Doctors are experts at treating disease, but they often focus on treating the specific condition, rather than managing the patient as a whole. Some conditions might be best handled using a more holistic approach. For example, doctors are now paying more attention to the way a person’s overall outlook is likely to affect their risk for cardiovascular disease.
To address this often-overlooked issue, the American Heart Association recently released a statement about the relationship between mental health and cardiovascular health. The paper included ways for those who have heart disease or are at risk for it to improve their mental outlook.
“A person’s mind, heart, and body are interdependent,” said the chair of the committee that wrote the AHA’s statement, Glenn Levine. Research over the years has shown how feeling angry and pessimistic, and disorders such as depression, can end up negatively affecting cardiovascular health.
Feeling angry and pessimistic, and disorders such as depression, can end up negatively affecting cardiovascular health.
Poor mental health was also associated with unhealthy habits such as smoking and not getting enough exercise. People who were depressed, anxious or unhappy tended to be overweight and less likely to take their medications as prescribed.
These harmful responses and bad health habits increased the risk of cardiovascular disease and stroke. Work-related and general stress reported by patients were associated with up to a 40 percent increased risk of developing or dying from heart disease.
More positive feelings, on the other hand, like gratitude, happiness, optimism, a sense of purpose and a feeling of overall life satisfaction, were associated with lower blood pressure, less inflammation, lower cholesterol and better blood sugar control.
People with better mental health tended to eat a healthy diet, get enough exercise and follow their doctor’s instructions about taking medication.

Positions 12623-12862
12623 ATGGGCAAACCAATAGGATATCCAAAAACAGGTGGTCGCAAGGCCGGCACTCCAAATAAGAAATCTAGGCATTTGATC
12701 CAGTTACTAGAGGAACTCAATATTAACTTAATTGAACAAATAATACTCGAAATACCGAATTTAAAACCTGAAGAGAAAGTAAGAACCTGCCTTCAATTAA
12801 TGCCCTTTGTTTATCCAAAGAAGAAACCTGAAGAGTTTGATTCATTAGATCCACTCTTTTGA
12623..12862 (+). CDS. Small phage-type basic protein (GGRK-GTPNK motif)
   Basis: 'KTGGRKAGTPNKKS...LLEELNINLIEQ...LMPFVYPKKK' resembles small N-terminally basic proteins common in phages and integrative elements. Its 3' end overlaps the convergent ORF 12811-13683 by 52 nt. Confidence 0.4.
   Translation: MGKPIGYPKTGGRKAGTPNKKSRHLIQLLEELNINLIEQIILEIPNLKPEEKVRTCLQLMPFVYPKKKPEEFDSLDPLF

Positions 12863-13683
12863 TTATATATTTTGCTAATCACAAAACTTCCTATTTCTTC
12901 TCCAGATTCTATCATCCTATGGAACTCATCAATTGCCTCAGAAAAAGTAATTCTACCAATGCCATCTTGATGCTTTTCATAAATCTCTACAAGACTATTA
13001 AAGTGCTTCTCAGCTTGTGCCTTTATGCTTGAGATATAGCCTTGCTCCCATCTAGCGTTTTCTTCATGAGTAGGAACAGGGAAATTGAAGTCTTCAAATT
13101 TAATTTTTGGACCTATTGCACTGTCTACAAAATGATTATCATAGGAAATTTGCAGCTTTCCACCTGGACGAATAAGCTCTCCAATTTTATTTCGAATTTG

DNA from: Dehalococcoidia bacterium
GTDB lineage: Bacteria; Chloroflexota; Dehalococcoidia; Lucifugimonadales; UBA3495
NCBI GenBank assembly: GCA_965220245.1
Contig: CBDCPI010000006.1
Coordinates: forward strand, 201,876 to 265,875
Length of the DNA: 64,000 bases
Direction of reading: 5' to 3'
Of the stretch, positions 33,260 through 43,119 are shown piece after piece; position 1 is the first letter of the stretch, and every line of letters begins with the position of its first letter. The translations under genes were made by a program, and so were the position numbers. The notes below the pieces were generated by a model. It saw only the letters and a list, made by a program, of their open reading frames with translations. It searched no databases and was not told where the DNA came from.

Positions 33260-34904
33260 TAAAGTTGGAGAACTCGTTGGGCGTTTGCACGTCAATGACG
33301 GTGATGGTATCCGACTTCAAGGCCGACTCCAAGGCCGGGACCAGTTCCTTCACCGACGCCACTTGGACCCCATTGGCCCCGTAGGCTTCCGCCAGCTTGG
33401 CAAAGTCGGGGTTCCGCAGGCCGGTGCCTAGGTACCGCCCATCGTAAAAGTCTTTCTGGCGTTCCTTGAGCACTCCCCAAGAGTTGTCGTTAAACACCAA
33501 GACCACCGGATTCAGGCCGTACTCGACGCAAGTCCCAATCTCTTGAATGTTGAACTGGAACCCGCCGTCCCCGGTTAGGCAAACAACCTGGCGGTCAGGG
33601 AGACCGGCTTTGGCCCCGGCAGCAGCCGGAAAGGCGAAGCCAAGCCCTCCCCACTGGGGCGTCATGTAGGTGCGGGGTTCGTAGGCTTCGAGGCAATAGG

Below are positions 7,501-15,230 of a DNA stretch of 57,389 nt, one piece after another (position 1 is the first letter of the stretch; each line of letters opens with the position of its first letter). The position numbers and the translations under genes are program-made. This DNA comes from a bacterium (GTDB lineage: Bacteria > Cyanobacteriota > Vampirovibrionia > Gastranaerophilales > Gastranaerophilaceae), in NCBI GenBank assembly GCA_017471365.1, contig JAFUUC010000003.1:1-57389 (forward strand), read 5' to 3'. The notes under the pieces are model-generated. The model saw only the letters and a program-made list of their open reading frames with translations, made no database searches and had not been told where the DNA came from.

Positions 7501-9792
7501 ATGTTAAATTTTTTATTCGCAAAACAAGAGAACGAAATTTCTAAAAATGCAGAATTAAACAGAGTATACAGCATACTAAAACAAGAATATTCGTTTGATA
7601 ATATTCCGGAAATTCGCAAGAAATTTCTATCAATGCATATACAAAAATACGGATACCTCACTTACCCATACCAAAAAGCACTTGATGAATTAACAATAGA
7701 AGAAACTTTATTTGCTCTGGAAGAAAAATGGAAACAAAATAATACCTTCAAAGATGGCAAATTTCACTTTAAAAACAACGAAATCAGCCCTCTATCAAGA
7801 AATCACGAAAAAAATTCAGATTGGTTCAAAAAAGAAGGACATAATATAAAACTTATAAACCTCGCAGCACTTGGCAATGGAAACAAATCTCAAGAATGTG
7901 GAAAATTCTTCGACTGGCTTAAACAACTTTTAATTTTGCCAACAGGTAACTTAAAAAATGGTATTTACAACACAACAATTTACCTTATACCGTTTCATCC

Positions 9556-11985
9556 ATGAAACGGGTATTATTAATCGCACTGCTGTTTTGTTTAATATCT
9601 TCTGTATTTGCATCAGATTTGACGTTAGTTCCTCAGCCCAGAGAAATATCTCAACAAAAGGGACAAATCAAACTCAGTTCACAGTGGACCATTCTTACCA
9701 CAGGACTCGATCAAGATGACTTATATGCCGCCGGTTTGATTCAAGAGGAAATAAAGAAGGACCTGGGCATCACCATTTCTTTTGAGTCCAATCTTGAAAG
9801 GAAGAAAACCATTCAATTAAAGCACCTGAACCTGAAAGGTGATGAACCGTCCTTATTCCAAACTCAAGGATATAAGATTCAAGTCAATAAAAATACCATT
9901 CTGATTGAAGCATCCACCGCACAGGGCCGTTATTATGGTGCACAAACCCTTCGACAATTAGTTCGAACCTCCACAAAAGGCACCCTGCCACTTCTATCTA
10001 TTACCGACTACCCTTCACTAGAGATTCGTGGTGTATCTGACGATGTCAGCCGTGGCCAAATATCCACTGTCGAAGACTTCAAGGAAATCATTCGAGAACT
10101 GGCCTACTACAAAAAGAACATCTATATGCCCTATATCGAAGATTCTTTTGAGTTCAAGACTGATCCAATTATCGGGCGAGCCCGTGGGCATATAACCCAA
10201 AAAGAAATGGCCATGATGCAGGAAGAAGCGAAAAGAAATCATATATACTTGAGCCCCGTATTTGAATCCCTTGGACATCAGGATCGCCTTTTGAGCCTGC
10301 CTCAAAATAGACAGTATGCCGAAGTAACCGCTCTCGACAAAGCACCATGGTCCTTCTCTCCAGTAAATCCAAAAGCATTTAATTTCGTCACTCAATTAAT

Having a strong social network to provide support and help one cope with life’s inevitable challenges was one of the social factors Levine identified as also affecting cardiovascular health.
People diagnosed with heart problems can feel as though they are a ticking time bomb. Depending on the nature of their cardiovascular problem, they may live with the fear that they might have a stroke or heart attack. Those who are at risk for heart disease or who already have it should have regular mental health screenings, the authors said. Psychological treatment, including cognitive behavioral therapy and psychotherapy, and mind-body programs such as meditation and stress reduction, can also improve cardiovascular health.
“Wellness is more than just the absence of disease. It is an active process directed toward living a healthier, happier, and more fulfilling life,” said Levine, a professor of medicine at Baylor College of Medicine.
“Research has clearly demonstrated that negative psychological factors, personality traits and mental health disorders can negatively impact cardiovascular health. On the other hand, studies have found positive psychological attributes are associated with lower risk of cardiovascular disease and mortality…In patients with or at risk for heart disease, health care professionals need to address the mental wellness of the patient in tandem with the physical conditions affecting the body, such as blood pressure, cholesterol levels, [and] chest pain.”